Guyana’s telecommunications sector will most likely become fully liberalised by the end of July, according to the Minister of Public Telecommunications, Catherine Hughes.
The Minister explained that she cannot provide a drop-dead date for the completion of the initiative but assured that the government is working assiduously to ensure the sector is completely liberalised in the coming month.
“I’ve put a very ambitious date to the end of July and I am saying if we miss it, it’s going to be as close as we can to that,” Hughes told reporters after the swearing in of the newest Chairperson of the Public Utilities Commission (PUC) at State House today (June 21, 2017).
She explained that her Ministry is in the process of merging the National Frequency Management Unit and the country’s first Telecommunications Agency as well as conducting negotiations with the Guyana Telephone Telegraph (GTT) Company and Atlantic Tele-Network (ATN) with the aim of ending GTT’s claim to a monopoly over international voice and data transmissions and domestic wireline service.
“The legislation was passed in August last year, the President has assented to the legislation and there are two things that are happening at the same time. We’ve had to have a consultant look at the whole process of spectrum management pricing because remember the National Frequency Management Unit now comes under this new telecoms agency, we’re looking at the structure of that agency, the skills that are going to be required and how we are going to be able to merge a frequency management unit … at the same time the negotiations with Atlantic Tele-Network (ATN) and the Guyana Telephone Telegraph (GTT) are going ahead, almost like two tracks at the same time,” the Minister stated.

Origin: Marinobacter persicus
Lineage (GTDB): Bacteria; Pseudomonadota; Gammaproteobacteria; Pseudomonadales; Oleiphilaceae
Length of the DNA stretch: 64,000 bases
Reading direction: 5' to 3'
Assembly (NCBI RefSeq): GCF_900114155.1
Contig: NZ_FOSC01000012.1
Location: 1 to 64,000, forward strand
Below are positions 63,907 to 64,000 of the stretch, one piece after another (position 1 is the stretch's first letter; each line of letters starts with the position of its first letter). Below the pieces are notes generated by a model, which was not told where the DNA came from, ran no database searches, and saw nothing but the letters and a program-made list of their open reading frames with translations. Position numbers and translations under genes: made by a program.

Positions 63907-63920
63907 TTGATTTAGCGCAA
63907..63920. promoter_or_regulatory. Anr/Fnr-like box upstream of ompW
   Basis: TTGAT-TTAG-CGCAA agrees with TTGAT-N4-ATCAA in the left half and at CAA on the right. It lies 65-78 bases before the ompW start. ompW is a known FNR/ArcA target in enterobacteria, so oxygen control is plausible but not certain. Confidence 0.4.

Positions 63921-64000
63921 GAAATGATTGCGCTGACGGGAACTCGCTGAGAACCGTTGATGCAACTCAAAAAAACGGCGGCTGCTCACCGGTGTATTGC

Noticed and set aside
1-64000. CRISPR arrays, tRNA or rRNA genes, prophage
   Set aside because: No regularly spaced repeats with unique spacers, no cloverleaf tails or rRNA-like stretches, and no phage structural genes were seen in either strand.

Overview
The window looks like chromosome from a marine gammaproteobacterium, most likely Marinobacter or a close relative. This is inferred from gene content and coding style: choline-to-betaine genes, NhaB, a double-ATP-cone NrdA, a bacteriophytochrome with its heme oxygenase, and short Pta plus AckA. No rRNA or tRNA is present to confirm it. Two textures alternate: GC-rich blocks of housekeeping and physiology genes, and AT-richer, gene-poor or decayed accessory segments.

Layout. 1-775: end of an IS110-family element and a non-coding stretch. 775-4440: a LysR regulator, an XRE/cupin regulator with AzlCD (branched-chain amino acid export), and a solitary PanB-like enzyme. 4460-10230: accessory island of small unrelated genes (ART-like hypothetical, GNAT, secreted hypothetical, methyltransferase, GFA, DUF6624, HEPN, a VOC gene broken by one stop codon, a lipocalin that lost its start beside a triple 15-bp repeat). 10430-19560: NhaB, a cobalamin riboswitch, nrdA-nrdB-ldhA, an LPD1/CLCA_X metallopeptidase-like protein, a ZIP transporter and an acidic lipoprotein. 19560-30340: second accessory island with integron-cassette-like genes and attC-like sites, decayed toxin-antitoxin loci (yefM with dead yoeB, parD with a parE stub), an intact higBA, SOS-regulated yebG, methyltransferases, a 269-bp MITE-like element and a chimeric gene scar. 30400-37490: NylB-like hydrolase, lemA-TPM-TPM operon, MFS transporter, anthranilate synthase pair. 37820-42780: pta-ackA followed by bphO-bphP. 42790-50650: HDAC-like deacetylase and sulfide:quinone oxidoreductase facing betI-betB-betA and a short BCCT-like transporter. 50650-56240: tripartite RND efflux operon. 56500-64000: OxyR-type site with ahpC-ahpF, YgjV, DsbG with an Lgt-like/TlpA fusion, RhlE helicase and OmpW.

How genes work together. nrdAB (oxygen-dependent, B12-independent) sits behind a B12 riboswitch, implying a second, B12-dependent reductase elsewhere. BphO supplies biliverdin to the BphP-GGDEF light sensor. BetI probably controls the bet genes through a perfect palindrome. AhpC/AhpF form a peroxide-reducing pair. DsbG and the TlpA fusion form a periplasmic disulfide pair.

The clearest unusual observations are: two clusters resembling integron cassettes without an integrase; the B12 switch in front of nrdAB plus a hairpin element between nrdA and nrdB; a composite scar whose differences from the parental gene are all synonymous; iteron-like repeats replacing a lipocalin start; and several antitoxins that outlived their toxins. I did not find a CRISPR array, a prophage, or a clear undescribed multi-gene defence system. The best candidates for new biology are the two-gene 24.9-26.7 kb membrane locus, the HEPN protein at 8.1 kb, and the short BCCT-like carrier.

The Telecommunications Bill, which was first introduced in 2011, paves the way for an opened and competitive telecoms sector which would be attractive to investors.
Meanwhile, the new Chairperson of the PUC is Attorney – at – Law, Dela Britton and among her top priorities is to retool the regulator agency in preparation of the liberalisation of the telecommunications sector.
“The Commission, as I said, has to be retooled and being retooled means that we have to have the necessary personnel to assist in that regard,” Britton told reporters after she took the Oath of Office before President, David Granger.
Britton, who had served as a PUC Commissioner, has assumed leadership of the body following the retirement of Justice Prem Persaud – who had served as PUC Chairman for close to 20 years.
The PUC was established in October 1990 and its functions are regulatory, investigatory, enforcement and such others as conferred on it by the Act. The Commission also has the power to initiate and conduct investigations into the operations and standards of service of any public utilities under its purview.